Then Jesus ended this section with words that puzzle many – “Be perfect, therefore, as your heavenly Father is perfect.” These words puzzle us because we have a different definition for “perfect” than intended here. For us, perfect means straight A’s, the best job, the highest position, the most money, the biggest house. To be perfect in the eyes of the world is probably impossible, yet many try most of their lives to achieve it.
But the word translated as “perfect” here is more akin to “shalom.” Shalom means wholeness and peace, completion in a sense that involves the whole mind, body, and soul. Shalom refers not to just our individual wholeness, though, but to the wholeness of all others, of the whole Body, of all creation. Leviticus said to be holy as God is holy. Matthew said to be perfect as God is perfect. It is the same thing. Here in these two passages, we are given guidelines for how to be holy, for how to live as God’s people in the world. We are reminded that we are different, we are called apart. We are holy, and we need instructions on how to live as holy people. God provides those instructions. But we have to follow.
If you came to church on Wednesday evening, you got to hear from Rev. Alfredo Miranda, the pastor of La Nueva Jerusalén, the Hispanic church that meets on our campus. We learned a lot about our Hispanic, or Latino neighbors that evening. We learned more on Thursday, a day when immigrants around the country went on strike to show us how our daily lives might be affected without them. Whether we know anyone who is Hispanic or not, whether we like them, or fear them, or see them as enemies, Jesus says to love them as we love ourselves. Building a wall or deporting immigrants is not an answer to our country’s problems, nor is it the holy thing to do. Our country is in an uproar. Many people are protesting injustices these days, for good reason. Though some here may disagree, which is alright as long as it is done in love, the biblical mandate, the Holiness Code, tells us that we are to love one another, no matter what, that we are not to be a vengeful or a fearful people, that we are all neighbors one of another, regardless of our differences. We are the people of God, and we called to live in love. We are holy as God is holy, we are perfect as God is perfect – in shalom – in peace, and with love and justice.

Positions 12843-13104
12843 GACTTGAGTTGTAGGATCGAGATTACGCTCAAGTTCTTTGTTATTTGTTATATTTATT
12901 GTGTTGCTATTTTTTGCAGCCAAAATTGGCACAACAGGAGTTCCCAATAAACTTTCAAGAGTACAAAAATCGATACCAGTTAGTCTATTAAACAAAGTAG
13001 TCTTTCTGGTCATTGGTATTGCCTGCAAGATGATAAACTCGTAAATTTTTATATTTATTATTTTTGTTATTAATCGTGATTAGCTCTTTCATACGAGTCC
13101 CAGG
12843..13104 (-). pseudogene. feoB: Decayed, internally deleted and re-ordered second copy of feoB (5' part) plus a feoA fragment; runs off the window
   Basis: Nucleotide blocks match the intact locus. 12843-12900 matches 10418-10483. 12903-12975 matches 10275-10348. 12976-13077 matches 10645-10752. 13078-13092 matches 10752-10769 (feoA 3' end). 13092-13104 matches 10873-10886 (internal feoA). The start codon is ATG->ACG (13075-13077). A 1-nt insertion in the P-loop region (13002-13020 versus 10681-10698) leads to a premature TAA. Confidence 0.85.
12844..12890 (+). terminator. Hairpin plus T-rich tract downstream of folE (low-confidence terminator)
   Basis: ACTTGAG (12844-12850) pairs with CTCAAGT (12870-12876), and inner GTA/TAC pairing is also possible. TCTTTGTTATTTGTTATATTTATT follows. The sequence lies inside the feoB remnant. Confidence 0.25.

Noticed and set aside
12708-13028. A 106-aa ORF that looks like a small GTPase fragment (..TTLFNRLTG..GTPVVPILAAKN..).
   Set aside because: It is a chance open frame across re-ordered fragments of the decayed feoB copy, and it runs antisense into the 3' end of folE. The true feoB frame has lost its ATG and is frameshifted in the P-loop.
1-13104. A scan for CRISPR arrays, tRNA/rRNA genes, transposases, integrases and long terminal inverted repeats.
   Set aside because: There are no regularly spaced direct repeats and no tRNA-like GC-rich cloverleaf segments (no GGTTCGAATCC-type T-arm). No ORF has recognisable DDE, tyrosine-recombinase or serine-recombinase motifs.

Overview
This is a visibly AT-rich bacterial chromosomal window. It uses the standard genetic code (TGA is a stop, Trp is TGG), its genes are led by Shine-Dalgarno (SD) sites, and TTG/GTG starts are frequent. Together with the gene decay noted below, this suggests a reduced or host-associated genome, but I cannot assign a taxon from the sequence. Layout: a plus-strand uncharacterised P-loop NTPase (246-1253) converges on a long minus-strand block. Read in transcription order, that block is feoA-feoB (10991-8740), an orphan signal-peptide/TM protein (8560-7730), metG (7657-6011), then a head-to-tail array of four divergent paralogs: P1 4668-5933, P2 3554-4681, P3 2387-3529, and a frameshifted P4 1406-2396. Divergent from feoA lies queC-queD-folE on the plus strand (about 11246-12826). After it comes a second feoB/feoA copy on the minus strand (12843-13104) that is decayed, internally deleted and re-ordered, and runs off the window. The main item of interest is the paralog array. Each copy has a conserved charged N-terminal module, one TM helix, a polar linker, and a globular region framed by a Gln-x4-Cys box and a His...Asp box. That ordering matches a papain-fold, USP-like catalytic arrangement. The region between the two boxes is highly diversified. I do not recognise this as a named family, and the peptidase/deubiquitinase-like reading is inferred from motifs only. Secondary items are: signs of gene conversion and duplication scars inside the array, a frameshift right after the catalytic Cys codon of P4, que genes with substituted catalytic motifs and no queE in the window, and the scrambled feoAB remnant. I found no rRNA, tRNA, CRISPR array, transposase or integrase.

So Jesus gives us a game plan. Do not do evil back to those who do evil. And do not join in that evil either. A verse in I Peter that I remember from childhood says, “Do not repay evil for evil, or abuse for abuse, but, on the contrary, repay with a blessing.” Repay with a blessing. Maybe if we follow Jesus, we will be well on our way to being holy.
Thanks be to God, Amen.